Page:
- Ukraine Says Russia Exporting ‘Terror’ Amid Eastern Push (BBG)
- Civil War Threat in Ukraine (Reuters)
- China Shoe Plant Strike Disrupts Output at Nike, Adidas Supplier (BBG)
- Mt Gox to liquidate (WSJ)
- Ex-Co-Op Bank Chairman Charged With Cocaine Possession (BBG)
- Goldman Sachs plans to jump-start stock-trading business (WSJ)
- Credit Suisse first-quarter profit falls as trading tumbles (Reuters)
- U.K. Unemployment Rate Falls to Five-Year Low (BBG)
- Lawmakers Back High-Frequency Trade Curbs in EU Markets Law (BBG)
- Yahoo's growth anemic as turnaround chugs along (Reuters)
- Spain ETF Grows as Rajoy Attracts Record U.S. Investments (BBG)
We summarized yesterday's both better and worse than expected Chinese GDP data as follows: "a substantial deterioration of the economy, one which was to be expected yet one which can be spun as either bullish thanks to the GDP "beat", and negatively if the purpose is to make a case for more PBOC stimulus." Sure enough here are the headlines that "explain" the latest overnight futures surge which has once again brought the S&P into the green on the year - a 40 point Spoo move in hours since yesterday's bottom when the Nikkei "leaked" Japan's economy is on the ropes :
- Stocks Rise on China Stimulus Speculation
Here one should of course add the comment that launched yesterday's rebound, namely the Japanese warning that its economy is about to contract, adding to calls for more BOJ stimulus, and finally this other Bloomberg headline:
- The Strengthening Case for ECB Easing
And there you have it - goodbye "fundamental" case; welcome back "central banks will once again bail everyone out" case. Hopefully today's news are absolutely abysmal to add "US economic contraction fear renew calls for untapering" to the list of headlines that should send the S&P to all time highs by the end of today.
Moments ago the Nikkei strategically leaked a report that the Japanese cabinet office, quite expectedly, will downgrade its economic assessment in its April report. "Expected" because as we reported, discretionary spending following the sales tax hike, has gotten crushed. Also not unexpected, the USDJPY took the news in stride and posted a modestly bounce in the face of today's relentless selling of the pair. Why? Because to algos and many asset managers desperate for more training wheels from central banks (now that everyone has forgotten how to trade based soely on fundamentals), this means more QE from the BOJ right - after all horrible news for everyone is great news for the 1%.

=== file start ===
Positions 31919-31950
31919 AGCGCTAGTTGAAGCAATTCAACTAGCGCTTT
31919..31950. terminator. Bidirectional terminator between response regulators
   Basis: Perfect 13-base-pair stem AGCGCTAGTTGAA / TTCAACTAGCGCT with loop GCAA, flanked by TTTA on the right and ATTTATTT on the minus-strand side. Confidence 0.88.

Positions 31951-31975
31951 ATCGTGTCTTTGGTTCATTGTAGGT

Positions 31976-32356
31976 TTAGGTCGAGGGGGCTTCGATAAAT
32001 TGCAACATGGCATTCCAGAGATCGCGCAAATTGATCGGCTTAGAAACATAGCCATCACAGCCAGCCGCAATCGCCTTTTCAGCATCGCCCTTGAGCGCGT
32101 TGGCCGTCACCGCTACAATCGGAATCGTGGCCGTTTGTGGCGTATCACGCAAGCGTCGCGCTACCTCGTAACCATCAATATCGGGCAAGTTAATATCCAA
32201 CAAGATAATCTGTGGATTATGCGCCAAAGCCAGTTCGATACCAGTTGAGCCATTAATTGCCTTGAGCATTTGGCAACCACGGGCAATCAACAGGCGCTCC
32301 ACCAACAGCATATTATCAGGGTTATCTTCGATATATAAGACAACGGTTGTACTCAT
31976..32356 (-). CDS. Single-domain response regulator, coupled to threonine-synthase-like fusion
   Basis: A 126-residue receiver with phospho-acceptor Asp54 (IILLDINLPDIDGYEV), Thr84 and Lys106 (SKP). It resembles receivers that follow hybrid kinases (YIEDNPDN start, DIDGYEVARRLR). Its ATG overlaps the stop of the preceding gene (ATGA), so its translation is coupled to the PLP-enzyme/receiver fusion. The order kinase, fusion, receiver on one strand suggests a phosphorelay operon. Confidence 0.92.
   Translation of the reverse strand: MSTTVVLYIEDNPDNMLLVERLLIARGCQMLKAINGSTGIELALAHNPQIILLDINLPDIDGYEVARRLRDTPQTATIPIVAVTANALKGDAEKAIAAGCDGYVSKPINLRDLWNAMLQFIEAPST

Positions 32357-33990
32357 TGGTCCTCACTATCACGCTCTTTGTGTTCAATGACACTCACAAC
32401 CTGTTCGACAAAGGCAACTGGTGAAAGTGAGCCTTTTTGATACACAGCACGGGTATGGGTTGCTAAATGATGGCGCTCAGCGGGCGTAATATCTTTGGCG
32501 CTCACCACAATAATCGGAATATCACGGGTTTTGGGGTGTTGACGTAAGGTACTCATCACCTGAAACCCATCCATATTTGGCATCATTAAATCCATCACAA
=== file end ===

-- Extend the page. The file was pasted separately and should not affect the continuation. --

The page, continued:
Not so fast.
One can see that while the traditional 6:00 AM USDJPY buy program is just duying to resume aggressive upward momentum ignition, futures are still leery and confused by the recent post-open high beta selloffs. Then again, things like yesterday's ridiculous no news 3:30pm ramp happen and confused them even more just as momentum is about to take a downward direction. Stocks in Asia (ex-China) advanced amid a reversal in sentiment after Citigroup (+4.15%) inspired positive close on Wall Street, however Shanghai Comp (-1.4%) underperformed as concerns over GDP data on Wednesday following weak money supply data weighed on sentiment. Stocks remained on the back foot (Eurostoxx50 -0.42%), with Bunds supported by the release of lower than expected German ZEW survey and also ongoing concerns surrounding the stand-off between Ukraine/Russia. Short-Sterling bear steepened after UK CPI fell to its lowest level since October 2009, but house prices across Britain posted its biggest rise since June 2010, reviving concerns over an overheating market.